During the visit, Landrieu attended an energy conference, met again with representatives of Noble Energy and Genie Energy, and vowed to help their cases in Israel. Accompanied by Noble executives and US ambassador to Israel, Dan Shapiro, Landrieu even received a private tour of one of the company’s offshore rigs west of Haifa. Afterwards she met with leading Israeli politicians, including Prime Minister Benjamin Netanyahu.
Meanwhile, Noble continued to tighten its intimate connections to Landrieu. Two weeks after her visit to Israel, the company hired Louisiana lobbying firm Sabiston Consultants.
Norma Jane Sabiston, the firm’s founder and owner, is Landrieu’s longtime friend and former Chief of Staff in the Senate.
According to Senate lobbyist filings, Noble hired Sabiston to engage in “(F)oreign and domestic issues related to oil and gas exploration and production.” Sabiston also advised Landrieu’s brother and mayor of New Orleans, Mitch Landrieu, during his election campaign.
Noble’s lobbying began to pay off. Landrieu’s pressure on the Israeli government soon intensified, when in 2013 she sponsored and eventually passed in Congress the US-Israel Energy Cooperation Bill. The bill promotes a variety of commercial and research cooperation mechanisms between the two countries in the realm of energy.
It includes two sections especially devoted to “natural gas” and “conventional and unconventional oil and gas technologies.” The bill clearly sought to incentivize the Israeli government to strengthen its ties to American oil and gas companies. Several months later, Landrieu’s flurry of activity was capped with the hosting of the inaugural U.S.-Israel Energy Summit at Tulane University in New Orleans.
During all these years, Landrieu was receiving political contributions from both Noble and Genie. According to Federal Elections Committee records, she was amongst the top beneficiaries of donations from the Noble Energy Inc. PAC in both 2012 and 2014.
In 2013, then-CEO of Noble, Chuck Davidson, contributed $2,500 to Landrieu. In 2014, Genie owner Howard Jonas donated $5,000 to Landrieu’s campaign, and since 2011 he had contributed a total of $21,500 to the pro-Israel political action committee NORPAC, which endorsed Landrieu.
Interestingly, the Netanyahu government needed to secure Landrieu’s allegiance as well. As US talks with Iran over a nuclear deal were heading towards fruition in 2014, Israel was counting on sympathetic members of Congress, such as Senator Landrieu, to actively oppose the impending deal. Landrieu, a staunch opponent of the agreement, recently joined the Advisory Board of the newly formed Citizens for a Nuclear Free Iran, an organization created by the Israel lobby group AIPAC to hinder the deal.
Following her defeat to Louisiana Senator Bill Cassidy in a run-off election, Landrieu left Congress in January 2015. Yet the door she took on her way out revolved quickly. Very quickly.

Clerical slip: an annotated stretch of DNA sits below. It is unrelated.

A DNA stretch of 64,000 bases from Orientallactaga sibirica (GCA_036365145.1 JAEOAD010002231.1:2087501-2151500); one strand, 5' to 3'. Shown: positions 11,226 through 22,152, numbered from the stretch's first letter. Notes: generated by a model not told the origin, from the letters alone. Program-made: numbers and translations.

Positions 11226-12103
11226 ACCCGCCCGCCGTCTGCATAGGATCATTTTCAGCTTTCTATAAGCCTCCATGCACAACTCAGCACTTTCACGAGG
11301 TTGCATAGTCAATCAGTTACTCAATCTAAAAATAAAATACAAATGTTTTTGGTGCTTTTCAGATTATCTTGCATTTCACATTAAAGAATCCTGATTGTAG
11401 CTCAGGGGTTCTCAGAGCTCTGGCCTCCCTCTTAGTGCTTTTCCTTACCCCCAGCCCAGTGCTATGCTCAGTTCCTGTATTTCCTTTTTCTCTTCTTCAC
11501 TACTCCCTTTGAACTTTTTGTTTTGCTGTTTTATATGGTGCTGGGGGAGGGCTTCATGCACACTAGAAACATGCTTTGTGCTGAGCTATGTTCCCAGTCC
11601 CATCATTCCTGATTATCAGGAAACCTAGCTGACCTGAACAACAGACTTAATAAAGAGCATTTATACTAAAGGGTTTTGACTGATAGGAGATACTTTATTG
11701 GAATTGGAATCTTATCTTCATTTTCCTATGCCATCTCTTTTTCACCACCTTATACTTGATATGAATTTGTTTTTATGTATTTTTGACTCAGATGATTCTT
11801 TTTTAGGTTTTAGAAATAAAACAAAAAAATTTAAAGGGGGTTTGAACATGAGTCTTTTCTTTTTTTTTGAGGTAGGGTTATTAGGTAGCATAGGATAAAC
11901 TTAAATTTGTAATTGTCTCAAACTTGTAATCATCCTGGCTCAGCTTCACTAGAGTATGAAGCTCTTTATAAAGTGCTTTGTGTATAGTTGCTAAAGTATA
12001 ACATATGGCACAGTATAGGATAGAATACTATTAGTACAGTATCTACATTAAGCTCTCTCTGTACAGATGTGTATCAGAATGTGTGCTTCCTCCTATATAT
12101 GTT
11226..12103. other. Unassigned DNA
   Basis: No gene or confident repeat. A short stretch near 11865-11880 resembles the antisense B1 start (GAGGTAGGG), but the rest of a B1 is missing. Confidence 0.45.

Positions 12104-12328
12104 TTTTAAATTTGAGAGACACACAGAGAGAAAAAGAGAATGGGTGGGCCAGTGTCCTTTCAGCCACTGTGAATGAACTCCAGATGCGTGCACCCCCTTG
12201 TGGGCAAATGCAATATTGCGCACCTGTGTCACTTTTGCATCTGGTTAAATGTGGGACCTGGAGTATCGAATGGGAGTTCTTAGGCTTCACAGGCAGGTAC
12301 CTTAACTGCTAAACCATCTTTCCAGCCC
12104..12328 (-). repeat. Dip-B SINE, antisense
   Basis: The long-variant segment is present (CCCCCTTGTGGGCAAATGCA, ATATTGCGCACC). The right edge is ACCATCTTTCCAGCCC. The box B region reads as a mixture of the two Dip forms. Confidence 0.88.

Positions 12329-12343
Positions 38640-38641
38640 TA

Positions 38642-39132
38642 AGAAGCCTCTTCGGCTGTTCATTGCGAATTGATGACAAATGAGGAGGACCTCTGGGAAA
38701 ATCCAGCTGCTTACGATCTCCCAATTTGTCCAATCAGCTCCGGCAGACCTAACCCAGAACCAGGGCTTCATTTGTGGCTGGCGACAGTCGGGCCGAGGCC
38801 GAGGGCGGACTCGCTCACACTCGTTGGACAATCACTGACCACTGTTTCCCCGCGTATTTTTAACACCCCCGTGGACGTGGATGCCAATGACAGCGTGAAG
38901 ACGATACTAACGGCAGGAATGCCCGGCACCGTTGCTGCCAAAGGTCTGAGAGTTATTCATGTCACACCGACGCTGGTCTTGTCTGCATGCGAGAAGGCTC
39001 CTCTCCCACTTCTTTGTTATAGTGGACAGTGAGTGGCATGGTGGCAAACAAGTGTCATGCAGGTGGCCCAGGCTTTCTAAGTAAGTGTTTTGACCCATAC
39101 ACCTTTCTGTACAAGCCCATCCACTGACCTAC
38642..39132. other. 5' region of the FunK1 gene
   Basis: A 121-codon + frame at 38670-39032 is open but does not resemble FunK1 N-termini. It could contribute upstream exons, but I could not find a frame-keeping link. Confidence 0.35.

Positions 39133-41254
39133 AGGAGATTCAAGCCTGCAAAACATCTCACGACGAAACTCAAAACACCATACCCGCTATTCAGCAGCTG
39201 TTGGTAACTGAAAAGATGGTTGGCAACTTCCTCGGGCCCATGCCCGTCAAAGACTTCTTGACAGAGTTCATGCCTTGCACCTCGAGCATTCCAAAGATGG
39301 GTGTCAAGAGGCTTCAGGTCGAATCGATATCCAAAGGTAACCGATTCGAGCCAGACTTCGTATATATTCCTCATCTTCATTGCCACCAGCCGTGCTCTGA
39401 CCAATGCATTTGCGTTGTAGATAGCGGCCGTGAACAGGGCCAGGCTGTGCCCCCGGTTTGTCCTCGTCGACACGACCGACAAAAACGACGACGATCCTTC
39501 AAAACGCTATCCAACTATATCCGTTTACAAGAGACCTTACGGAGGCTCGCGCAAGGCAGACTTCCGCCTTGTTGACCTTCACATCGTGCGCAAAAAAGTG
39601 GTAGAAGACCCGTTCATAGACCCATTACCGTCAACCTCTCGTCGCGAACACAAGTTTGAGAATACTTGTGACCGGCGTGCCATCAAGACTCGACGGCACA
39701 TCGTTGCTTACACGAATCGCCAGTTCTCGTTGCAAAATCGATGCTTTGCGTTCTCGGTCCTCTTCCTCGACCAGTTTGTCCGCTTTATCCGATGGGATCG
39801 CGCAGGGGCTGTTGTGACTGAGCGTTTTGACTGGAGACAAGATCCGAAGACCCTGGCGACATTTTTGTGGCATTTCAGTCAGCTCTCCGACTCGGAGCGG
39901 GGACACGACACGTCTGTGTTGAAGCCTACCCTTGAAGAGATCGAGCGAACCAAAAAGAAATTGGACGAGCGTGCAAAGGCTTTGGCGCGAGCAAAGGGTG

Only four months after leaving the political world, Landrieu was hired as Senior Advisor by Washington legal and lobbying firm Van Ness Feldman, which specializes in the energy sector. Amongst its various fossil fuel clients, the firm represents TransCanada in its battle over the Keystone XL tar sands pipeline.
And who did Landrieu score as her first client at Van Ness Feldman? Noble Energy.
Landrieu on Noble Energy's offshore rig with the US ambassador and the head of Noble in Israel. Photo credit: Maimonides.org
Then, just this past September, Landrieu’s door revolved once again. This time she was hired by Genie Oil & Gas to serve on its Strategic Advisory Board.
The Board’s original lineup, formed by Genie in August 2010, consists of such bigwigs as former US Vice President Dick Cheney, conservative media mogul Rupert Murdoch, and British billionaire and banking heir Jacob Rothschild – with the latter two also purchasing equity in the company.
Critics had previously blasted Genie for assembling such obvious top guns as a blatant attempt to put irresistible pressure on the Israeli government. Yet Genie remains unfazed, and recently bolstered its dream-team of advisors/investors. In September 2015, the company announced that the following individuals will be joining Cheney et al on its Advisory Board: Larry Summers, former Harvard President and Secretary of Treasury under President Clinton; James Woolsey, Former CIA Director; Bill Richardson, former Governor of New Mexico and Energy Secretary under President Clinton. And of course, Mary Landrieu.
And there are clear signs that all the intense lobbying, political purchasing, and revolving doors have paid off.
In December 2015, the Israeli government announced the final approval of the gas deal. It provides Noble with tremendous leverage in ownership and usage rights.
Despite the backing of Prime Minister Netanyahu, Genie’s oil shale adventures have recently been halted by a district planning and building commission, which cited the potential for serious environmental damage.
Yet Genie is unrelenting. Until it finds new avenues to revive its oil shale gamble, the company has shifted its main attention elsewhere in search for black gold in Israel.
Through its second subsidiary in the country, Afek Oil & Gas, Genie has recently announced the discovery of “significant amounts” of oil and gas in the Golan Heights, a contentious piece of land Israel conquered from Syria in 1967.
The announcement comes – again – amidst fierce opposition to the project by local residents, who refuse to be guinea pigs for the fossil fuel industry.
Given that current and former US politicians are stirring Genie’s pot at the highest levels, they face an uphill battle.
Image credit: Former U.S. Senator Mary Landrieu at the Jefferson-Jackson Dinner, an annual Democratic fundraiser in New Orleans. ©2015 Julie Dermansky